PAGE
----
Arriving in the vicinity of the bridge, the four VPAF pilots could see a mixed force of Vought F-8 Crusaders and Douglas A-4 Skyhawks attacking the bridge. The four accelerated and then pulled up to gain an altitude advantage against the strikers which had not seen their approach. Pham Ngoc Lan and his wingman zeroed in on a pair of unsuspecting Crusaders. His wingman, Phan Van Tuc, fired his MiG's cannon first before Pham Ngoc Lan had to cut across him to narrow the distance and fired on one of the Crusaders at only 400 yards, scoring hits and an explosion. Believing that another pair of Navy aircraft were closing in on them from below and to the right, Pham Ngoc Lan had his wingman take the lead and Phan Van Tuc fired again, scoring hits on a second aircraft that crashed. It would later turn out after the war that the Crusader Pham Ngoc Lan thought he had shot down was severely damaged, but its pilot, Lt. Commander Spence Thomas of VF-211 from the USS Intrepid, managed to nurse his stricken Crusader to an emergency landing at Da Nang where it had to be written off due to battle damage. Phan Van Tuc's kill was most likely the A-4C Skyhawk that was listed by the US Navy has having been downed by AAA fire.
The MiG force was then ordered to return to base before running out of fuel (the MiG-17s were short-legged, particularly as it took a lot of afterburner use in dogfights to maintain speed), but the flight leader, Pham Ngoc Lan, got separated from his men and his compass failed. Having trained in the area during his basic flight instruction, he had a rough idea where he was and with his fuel supply dwindling, he set up to make a crash landing on the banks of the Duong River south of Hanoi. Ignoring his ground controller's order to bail out, Pham Ngoc Lan wanted to try and save the MiG knowing that there were only a small number operational with the VPAF. Missing a sampan by only a few feet, his aircraft skipped along the water and knocked him unconscious before coming to rest on a mud flat. When he came to, he found himself surrounded by a local Vietnamese militia pointing their guns at him, thinking he was a downed American pilot. Despite showing them his identity papers, it took a local village elder to defuse the situation. Given that Pham Ngoc Lan was born and raised originally in the South, his accent made him sound like he was from South Vietnam which complicated matters. Before long a helicopter from his base arrived to retrieve him and the MiG was also recovered and put back into service, a testament to the toughness of the design. Returning his base, he found out that the other men of his flight had managed to land safely.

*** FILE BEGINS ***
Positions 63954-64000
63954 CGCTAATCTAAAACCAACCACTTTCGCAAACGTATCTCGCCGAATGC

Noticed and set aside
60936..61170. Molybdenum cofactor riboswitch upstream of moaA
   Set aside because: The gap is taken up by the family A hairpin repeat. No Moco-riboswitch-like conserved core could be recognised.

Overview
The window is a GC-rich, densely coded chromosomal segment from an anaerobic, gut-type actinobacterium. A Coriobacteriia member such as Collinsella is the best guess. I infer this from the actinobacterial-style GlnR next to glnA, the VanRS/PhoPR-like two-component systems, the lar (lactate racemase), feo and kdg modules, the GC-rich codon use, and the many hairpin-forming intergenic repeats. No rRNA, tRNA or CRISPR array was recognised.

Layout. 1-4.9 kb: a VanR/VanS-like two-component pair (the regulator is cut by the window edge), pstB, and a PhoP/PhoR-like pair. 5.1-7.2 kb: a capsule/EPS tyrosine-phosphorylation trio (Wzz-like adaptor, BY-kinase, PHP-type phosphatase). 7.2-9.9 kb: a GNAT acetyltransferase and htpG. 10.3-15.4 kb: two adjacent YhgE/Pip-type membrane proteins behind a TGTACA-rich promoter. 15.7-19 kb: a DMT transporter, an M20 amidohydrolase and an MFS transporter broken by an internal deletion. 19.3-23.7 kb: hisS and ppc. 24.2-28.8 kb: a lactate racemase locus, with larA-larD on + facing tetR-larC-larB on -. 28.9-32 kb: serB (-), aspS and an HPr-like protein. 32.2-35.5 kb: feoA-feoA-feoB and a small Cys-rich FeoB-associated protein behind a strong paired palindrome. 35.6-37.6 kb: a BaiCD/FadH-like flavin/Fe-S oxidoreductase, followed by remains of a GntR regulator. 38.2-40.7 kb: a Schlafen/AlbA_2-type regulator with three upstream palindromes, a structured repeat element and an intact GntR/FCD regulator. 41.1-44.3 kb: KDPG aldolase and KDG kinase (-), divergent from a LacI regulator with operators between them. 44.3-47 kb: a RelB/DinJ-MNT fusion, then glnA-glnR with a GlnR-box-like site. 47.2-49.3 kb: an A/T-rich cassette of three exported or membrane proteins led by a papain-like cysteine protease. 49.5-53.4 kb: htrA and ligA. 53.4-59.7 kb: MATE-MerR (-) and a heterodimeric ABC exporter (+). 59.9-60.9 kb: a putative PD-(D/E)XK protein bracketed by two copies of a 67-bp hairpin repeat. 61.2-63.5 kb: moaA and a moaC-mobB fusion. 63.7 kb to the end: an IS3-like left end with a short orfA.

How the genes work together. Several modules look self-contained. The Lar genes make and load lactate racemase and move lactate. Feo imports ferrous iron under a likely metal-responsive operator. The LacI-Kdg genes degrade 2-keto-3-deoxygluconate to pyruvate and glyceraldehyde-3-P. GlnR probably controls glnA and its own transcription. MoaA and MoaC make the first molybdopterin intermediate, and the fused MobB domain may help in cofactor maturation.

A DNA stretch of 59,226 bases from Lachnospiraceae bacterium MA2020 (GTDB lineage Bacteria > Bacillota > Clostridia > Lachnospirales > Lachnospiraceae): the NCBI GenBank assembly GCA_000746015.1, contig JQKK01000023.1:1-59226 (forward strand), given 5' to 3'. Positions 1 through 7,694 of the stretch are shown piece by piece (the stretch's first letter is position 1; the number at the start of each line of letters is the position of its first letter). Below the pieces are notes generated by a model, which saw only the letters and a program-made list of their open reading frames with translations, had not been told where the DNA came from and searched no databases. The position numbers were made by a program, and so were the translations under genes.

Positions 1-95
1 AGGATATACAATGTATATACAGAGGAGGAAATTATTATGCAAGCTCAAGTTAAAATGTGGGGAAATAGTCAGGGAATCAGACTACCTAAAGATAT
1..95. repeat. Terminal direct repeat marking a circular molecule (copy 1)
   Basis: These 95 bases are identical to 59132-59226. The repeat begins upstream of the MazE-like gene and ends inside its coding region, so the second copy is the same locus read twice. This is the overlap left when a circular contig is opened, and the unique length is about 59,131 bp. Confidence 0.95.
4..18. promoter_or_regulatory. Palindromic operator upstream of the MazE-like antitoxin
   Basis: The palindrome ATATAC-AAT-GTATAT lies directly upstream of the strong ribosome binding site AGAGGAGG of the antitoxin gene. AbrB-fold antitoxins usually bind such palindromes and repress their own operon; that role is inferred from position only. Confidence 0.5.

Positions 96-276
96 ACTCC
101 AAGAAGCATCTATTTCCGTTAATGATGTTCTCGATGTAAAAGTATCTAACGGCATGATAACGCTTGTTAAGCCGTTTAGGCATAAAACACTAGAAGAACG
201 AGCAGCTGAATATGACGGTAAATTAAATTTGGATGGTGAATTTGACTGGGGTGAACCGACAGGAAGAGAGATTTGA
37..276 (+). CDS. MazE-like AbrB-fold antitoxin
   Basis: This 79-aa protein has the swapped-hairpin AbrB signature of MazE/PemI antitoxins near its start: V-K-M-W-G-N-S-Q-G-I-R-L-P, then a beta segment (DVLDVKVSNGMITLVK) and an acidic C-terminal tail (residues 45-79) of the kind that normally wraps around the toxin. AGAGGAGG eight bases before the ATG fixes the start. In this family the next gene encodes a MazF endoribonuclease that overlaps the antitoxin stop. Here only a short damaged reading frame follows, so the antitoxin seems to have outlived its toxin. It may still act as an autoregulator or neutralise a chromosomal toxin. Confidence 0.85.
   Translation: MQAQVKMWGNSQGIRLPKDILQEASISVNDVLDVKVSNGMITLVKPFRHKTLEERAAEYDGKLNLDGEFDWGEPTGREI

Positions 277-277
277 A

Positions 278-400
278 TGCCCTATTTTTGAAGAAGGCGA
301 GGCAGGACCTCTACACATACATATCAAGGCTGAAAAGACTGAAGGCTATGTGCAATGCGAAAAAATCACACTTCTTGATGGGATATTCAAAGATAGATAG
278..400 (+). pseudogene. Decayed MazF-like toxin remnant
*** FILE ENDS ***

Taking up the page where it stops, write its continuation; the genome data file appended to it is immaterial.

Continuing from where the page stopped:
The aggressive performance of the VPAF that day surprised the Americans as they weren't expecting any significant aerial opposition. However, while the VPAF managed to learn and adapt into facing a numerically and technologically superior adversary in their subsonic MiGs, rigid doctrines and political interference would continue to handicap the US war effort for years to come. Pham Ngoc Lan would finish out the war with three kills and his wingman, Phan Van Tuc, would finish out the war as an ace with six kills.
Since that day in 1965, the Vietnamese government made the third of April a public holiday called "Air Force Day".
Source: MiGs Over North Vietnam: The Vietnam People's Air Force in Combat, 1965-1975 by Roger Boniface. Stackpole Books, 2010, p1-9.
It is interesting that in most modern wars many aircraft that are brought down by a fighter are often have the credit given to AAA.ReplyDelete